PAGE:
That hooked me for a lifetime! Good stuff Andrew, and yes it is time to begin reloading precision ammo your rifle will like, and working on refining your technique, and that is the fun part.

My first .308 rifle shot well for nearly 6,000 rounds of mild target loads and taking care to wait between shots so as not to heat the barrel too much.
I still have the rifle but with the thrid barrel.
15 Jun 2017
@ 09:29 am (GMT)

Martin Taylor

Re: Howa Project
Yet another, now happy Howa owner!

Good work Andrew, now to jump into your technique, barrel care & reloading, again follow the steps (insert broken record comments here!.........).

Keep reloading CONSISTENT & as simple as possible which will allow you to understand/follow the results. Can't stress that enough, don't get caught up in any BS with your reloading, follow the principles as laid out in the reloading book.

Great result, have fun!
15 Jun 2017
@ 12:48 pm (GMT)

Sebastian Shand

Re: Howa Project
Great stuff Andrew looks like it'll shoot very well with a good hand load.
i bought my wife a howa 308 and chris Murphy fitted a carbon fibre stock and bedded it and now with my hand loads it will shoot .3inch groups any day of the week.
15 Jun 2017
@ 02:52 pm (GMT)

Andrew Murray

Re: Howa Project
Cheers guys,

I'm really quite happy with it. The worst group before accurising was 6cm.

They really have come in quite a lot.

I"m 100% stoked and grateful for the encouragement and support to go against the flow and take the time to do things the right way rather than the easy way.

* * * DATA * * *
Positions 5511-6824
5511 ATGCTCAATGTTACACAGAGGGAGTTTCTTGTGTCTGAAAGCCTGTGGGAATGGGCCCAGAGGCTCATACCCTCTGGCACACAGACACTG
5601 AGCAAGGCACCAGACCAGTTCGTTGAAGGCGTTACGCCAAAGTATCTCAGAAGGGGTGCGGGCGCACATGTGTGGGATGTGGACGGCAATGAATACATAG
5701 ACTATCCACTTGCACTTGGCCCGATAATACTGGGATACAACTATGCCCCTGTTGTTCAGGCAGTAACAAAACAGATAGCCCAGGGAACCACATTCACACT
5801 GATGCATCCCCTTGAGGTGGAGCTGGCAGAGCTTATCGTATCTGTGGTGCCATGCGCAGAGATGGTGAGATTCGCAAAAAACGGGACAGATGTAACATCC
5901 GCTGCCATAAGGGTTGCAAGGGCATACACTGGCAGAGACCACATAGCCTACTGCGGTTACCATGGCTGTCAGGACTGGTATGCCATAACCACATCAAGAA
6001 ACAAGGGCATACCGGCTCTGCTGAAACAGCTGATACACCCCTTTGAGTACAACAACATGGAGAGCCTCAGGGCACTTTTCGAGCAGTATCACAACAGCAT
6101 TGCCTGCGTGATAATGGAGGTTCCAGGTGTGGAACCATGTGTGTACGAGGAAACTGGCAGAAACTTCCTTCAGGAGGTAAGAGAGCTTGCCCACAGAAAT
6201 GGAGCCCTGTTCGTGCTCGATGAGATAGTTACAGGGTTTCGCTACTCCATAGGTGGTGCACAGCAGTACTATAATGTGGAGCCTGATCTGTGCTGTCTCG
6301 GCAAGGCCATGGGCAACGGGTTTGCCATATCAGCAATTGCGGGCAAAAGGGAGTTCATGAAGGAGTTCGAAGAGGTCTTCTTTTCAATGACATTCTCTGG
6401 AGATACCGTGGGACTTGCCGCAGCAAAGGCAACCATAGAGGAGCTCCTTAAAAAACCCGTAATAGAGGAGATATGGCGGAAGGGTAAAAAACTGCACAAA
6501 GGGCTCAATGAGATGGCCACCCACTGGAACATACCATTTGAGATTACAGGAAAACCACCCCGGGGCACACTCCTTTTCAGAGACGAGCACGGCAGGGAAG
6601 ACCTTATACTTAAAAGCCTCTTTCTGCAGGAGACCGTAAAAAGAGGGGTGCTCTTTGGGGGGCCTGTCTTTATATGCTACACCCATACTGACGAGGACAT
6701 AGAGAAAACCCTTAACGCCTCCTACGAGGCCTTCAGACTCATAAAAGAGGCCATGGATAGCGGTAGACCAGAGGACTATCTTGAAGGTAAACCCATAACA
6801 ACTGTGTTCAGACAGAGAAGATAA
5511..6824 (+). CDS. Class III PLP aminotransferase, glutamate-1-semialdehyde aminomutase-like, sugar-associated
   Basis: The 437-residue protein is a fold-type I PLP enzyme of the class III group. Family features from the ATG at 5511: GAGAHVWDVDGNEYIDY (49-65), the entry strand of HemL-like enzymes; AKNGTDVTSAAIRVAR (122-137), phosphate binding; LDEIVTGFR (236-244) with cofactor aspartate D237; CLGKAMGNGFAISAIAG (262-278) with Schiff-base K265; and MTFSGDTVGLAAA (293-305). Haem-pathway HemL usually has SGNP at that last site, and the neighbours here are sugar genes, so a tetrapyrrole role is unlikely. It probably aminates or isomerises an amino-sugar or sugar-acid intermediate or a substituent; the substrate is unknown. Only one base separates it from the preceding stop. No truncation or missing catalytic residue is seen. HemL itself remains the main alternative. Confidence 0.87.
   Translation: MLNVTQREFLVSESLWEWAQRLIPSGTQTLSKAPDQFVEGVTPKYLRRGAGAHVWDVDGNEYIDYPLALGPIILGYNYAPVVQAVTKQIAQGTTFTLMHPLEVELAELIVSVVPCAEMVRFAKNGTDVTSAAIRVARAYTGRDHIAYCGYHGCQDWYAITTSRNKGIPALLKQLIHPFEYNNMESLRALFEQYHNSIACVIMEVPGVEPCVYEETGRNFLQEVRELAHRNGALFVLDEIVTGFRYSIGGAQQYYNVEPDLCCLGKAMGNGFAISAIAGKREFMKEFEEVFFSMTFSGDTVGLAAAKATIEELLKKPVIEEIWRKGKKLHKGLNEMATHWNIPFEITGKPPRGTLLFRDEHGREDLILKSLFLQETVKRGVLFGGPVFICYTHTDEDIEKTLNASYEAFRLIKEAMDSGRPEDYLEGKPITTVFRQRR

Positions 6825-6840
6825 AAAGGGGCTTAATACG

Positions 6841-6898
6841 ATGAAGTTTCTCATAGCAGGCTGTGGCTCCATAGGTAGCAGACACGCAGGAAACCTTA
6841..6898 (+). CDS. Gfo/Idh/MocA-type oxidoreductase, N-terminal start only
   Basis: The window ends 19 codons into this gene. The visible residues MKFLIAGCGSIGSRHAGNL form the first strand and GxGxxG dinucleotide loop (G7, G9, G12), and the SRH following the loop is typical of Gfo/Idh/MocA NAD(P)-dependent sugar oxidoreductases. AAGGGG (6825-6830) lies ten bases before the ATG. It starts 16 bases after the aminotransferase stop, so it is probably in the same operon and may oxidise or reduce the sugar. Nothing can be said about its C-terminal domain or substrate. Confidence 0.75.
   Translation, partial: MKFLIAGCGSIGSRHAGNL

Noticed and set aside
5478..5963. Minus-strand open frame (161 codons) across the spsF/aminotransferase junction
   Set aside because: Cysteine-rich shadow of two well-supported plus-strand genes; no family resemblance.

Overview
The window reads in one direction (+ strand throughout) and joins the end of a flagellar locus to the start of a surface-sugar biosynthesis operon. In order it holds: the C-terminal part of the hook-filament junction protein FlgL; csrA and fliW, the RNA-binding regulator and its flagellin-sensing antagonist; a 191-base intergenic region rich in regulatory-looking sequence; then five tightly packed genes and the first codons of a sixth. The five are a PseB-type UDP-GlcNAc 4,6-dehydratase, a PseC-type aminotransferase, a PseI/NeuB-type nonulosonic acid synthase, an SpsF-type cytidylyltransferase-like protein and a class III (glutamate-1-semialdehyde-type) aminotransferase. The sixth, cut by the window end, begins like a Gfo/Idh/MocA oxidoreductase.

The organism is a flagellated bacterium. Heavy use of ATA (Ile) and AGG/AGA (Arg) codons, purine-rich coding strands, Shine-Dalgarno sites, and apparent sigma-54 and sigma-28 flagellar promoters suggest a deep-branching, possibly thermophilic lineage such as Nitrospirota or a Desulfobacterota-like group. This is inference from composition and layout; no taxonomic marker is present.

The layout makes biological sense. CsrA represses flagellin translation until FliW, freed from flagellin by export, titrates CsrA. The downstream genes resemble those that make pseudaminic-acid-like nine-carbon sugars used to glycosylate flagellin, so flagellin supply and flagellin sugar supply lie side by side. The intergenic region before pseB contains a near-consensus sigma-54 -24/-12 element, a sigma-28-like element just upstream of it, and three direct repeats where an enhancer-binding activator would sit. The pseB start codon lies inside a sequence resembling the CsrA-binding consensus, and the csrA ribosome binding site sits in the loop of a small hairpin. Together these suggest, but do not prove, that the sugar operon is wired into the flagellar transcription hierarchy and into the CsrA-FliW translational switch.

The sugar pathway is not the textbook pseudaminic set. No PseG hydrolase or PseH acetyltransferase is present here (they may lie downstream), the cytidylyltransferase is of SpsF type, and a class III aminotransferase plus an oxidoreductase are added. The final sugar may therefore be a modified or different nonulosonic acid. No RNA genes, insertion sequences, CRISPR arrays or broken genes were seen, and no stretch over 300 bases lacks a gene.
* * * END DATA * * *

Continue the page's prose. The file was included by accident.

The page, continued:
17 Jun 2017
@ 06:46 pm (GMT)

Andrew Murray

Re: Howa Project
Hey all, final update for this thread.

I got the same OSA (Outdoor Sporting Agencies) ammo: Buffalo River with the Sierra 135gr Hollow Points.

Range was 100yds and wind was non-existant. Shooting from a bench with bags as rests.

Managed this group: 0.098Mil or 0.338MOA, you can see the fouling shot to the right.

Then this one: this was the final group. There was some fiddling with the scope but this group is right on centre and 1 mil high (approx 4 inches). This group was 0.093Mil or 0.319MOA

In all seriousness if you're thinking of getting the books, do it, if you think it's all too much, let me encourage you to take the plunge and learn so very much with great support from Nathan along the way.

This isn't a $5000+ rifle with $2000+ bench rests, it's a Howa that had a bit of TLC and shoots like a dream.

Jump in and get it done.
18 Jun 2017
@ 10:15 am (GMT)

Nathan Foster

Re: Howa Project
Great work Andrew, those are excellent groups, fantastic.

For others, some key points.